For the past few years, marketers have talked about the need for brands to build communities around fans and advocates. The idea is for brands to act as enablers of conversations and connections around the category, and through such enablement create brand affinity and preference.
If marketers believe in the importance of the mobile device in the daily lives of consumers – having a “mobile-first” mindset – then we should explore the role that mobile can play in powering communities that support brand marketing and loyalty.
What is different about “mobile communities”?
It would have been impractical and infeasible to create mobile communities before the era of smartphones. These communities’ member experiences are greatly enhanced by smartphone features such as camera, social network integration, and GPS. The use of location to aggregate relevant information nearby and the subsequent social discovery are core to the experience of mobile communities.
Foursquare is a good example of a brand-agnostic mobile community built on sharing location-based tips with a user’s social network. The community as a whole gains through an individual’s contributions. As a result, more users become loyal to the brand that is Foursquare.
As with designing your company’s core product and service, any branded mobile community that you create will increase community members’ brand loyalty only if it truly adds value. By that I mean it’s not only a place for conversation, but also an experience with great social content and tools. Some brands have made the mistakes of:
1) Building communities for the sake of pushing marketing messages to users’ mobile devices.
2) Believing that as long as members can meet and converse in these communities, that the community members will be happy and return regularly.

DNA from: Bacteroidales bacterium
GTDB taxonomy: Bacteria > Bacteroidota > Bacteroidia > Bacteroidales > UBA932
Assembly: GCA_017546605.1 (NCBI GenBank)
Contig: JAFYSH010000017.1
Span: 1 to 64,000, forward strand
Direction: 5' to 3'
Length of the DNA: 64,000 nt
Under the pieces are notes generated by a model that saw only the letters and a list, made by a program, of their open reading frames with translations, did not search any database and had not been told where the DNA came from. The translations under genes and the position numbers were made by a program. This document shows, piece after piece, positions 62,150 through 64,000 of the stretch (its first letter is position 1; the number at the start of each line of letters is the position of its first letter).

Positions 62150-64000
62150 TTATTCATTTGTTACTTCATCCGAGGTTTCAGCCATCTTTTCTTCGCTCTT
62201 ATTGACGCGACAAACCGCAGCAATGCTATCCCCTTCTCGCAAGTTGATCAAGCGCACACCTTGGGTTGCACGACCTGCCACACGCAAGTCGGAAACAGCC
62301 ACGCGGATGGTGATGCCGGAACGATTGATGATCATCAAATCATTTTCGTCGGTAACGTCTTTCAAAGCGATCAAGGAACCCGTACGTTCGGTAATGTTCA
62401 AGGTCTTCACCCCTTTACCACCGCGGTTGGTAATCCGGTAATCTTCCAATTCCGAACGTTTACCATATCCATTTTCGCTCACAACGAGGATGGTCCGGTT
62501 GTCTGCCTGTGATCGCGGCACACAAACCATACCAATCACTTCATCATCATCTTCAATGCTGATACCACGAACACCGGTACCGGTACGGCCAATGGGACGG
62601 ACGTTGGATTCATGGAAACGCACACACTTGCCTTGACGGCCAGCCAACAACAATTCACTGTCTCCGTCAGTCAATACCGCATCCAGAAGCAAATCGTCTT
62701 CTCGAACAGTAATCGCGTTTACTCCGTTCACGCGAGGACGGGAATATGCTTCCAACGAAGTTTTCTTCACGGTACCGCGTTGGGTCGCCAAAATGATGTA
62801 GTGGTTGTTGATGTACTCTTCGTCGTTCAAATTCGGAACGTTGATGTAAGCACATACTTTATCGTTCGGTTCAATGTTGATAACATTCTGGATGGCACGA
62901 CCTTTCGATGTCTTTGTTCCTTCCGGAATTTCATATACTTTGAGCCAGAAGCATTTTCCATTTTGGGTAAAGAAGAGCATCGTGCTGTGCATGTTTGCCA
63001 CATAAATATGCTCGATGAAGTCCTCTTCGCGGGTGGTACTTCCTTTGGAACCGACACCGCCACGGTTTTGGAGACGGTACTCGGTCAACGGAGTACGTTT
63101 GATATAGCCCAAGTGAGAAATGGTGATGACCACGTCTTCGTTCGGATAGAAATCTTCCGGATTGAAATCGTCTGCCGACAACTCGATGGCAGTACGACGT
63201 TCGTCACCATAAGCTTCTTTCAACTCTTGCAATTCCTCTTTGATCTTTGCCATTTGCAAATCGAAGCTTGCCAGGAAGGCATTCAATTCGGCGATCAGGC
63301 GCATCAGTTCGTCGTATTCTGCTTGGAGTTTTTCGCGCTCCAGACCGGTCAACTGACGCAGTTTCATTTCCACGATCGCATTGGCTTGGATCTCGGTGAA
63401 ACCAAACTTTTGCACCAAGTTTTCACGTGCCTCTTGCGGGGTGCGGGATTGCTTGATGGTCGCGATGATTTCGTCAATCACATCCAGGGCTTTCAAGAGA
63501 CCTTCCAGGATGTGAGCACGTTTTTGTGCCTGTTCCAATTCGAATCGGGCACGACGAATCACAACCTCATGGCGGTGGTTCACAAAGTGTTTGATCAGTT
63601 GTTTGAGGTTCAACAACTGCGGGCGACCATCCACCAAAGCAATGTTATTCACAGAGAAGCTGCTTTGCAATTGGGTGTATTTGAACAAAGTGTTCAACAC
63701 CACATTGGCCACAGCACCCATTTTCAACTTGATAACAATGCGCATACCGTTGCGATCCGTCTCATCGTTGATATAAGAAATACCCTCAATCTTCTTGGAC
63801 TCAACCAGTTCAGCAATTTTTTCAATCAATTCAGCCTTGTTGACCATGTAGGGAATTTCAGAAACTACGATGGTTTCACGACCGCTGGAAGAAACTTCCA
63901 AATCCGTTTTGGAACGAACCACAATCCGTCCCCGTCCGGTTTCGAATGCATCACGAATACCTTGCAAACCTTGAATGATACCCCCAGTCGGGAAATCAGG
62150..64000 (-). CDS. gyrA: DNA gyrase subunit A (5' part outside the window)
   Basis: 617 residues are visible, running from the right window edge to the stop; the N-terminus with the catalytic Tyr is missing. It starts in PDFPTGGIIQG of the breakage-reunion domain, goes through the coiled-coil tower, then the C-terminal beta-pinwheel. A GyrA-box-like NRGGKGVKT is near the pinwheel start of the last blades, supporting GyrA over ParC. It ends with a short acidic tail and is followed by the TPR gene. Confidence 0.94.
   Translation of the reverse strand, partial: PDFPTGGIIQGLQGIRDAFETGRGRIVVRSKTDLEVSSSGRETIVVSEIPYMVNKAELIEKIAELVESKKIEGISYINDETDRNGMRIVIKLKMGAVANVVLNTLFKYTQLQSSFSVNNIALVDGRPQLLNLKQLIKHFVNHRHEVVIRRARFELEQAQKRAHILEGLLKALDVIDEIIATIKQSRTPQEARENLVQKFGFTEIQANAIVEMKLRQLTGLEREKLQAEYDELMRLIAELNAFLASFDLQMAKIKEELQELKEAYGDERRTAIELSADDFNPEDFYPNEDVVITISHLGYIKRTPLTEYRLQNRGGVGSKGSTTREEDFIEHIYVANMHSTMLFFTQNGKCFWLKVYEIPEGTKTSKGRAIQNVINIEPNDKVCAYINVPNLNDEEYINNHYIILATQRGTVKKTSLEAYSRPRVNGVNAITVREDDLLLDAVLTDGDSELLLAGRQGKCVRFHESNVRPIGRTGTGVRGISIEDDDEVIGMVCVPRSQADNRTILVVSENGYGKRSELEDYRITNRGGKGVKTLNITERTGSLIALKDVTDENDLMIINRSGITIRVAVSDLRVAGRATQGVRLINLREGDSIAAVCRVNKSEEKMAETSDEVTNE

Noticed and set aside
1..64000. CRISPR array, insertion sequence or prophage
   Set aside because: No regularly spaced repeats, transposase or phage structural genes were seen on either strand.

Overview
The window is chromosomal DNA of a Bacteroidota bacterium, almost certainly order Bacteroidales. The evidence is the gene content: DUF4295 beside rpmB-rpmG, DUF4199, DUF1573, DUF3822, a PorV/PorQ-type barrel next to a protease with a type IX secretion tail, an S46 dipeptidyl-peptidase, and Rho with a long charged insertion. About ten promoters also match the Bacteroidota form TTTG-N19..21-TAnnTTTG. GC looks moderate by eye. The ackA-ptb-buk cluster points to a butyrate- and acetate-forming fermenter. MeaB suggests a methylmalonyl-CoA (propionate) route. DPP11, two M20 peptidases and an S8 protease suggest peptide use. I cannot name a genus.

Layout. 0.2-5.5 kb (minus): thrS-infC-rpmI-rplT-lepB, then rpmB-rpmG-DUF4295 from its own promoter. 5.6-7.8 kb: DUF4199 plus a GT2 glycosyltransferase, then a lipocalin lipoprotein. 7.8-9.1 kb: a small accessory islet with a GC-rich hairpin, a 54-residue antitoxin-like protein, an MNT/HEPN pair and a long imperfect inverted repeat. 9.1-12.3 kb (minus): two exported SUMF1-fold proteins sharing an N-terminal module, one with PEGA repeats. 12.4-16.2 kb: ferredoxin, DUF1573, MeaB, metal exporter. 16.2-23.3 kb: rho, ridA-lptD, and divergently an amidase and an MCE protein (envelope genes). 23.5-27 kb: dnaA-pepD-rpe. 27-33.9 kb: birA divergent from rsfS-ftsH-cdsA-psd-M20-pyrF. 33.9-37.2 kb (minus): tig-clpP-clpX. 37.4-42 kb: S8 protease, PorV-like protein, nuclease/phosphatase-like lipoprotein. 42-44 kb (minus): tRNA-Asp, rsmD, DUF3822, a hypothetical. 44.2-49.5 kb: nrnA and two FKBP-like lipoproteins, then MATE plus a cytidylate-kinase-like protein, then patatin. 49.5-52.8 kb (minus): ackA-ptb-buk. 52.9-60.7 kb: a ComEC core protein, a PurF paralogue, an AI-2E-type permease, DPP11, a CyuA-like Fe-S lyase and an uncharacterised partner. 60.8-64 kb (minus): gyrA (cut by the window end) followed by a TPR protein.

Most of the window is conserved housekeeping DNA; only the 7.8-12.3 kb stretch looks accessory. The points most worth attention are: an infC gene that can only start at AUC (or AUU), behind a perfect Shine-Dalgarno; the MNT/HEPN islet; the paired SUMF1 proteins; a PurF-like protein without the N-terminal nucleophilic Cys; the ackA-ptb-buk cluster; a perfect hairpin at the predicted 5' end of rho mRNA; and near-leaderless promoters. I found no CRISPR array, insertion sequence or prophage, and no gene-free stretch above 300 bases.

In the age of mobile and social, I believe it is more important for the brand’s product and service (including the community features) to be good than for the community to be talking about the brand’s products per se. Branded mobile communities need to resolve real problems in their category and help connect members with each other in much deeper ways using mobile’s technical advantages; or else the same communities would have been created before the iPhone’s arrival. At its best, branded mobile communities become an integral part of the brand’s core product experience – an experience that would otherwise be incomplete without the mobile-powered community.
Easier said then done, I know, so below are two good examples of branded mobile communities that are integrated with the product and significantly add value to their community members.
Nike+ is a great example of a community that connects millions of mobile-empowered athletes and sports enthusiasts, and uses billions of location data points to help community members to compare, compete, and inspire. It is successful because it’s not an existing community with mobile slapped on as a marketing or PR mechanism; but rather it is a community envisioned from the ground up with mobile at its core as evidenced by the idea’s penetration into Nike’s latest product line.
What I love about Nike+ is how it uses the mobile community to address some old real-world needs of its audience – discovery and motivation. Most people who exercise enjoy some variety and new challenges to keep them interested, and the constant influx of mobile data from the Nike+ community makes sure that users can discover new routes or workouts to try. The user’s social network and the larger Nike+ community fulfill the role of the virtual trainer/workout partner who can urge you on when you don’t feel motivated.
The real-time interactions between the users and the community deliver real-value for Nike, which wants its customers to use the products and share its product experiences more frequently. Note that Nike isn’t asking its customers to share the product; anything that the customers share through the Nike+ community is promoting the product. The genius of the whole ecosystem is that Nike+ products have social marketing built in, so the consumers are actually happily paying Nike and promoting its intelligent athletic products at the same time.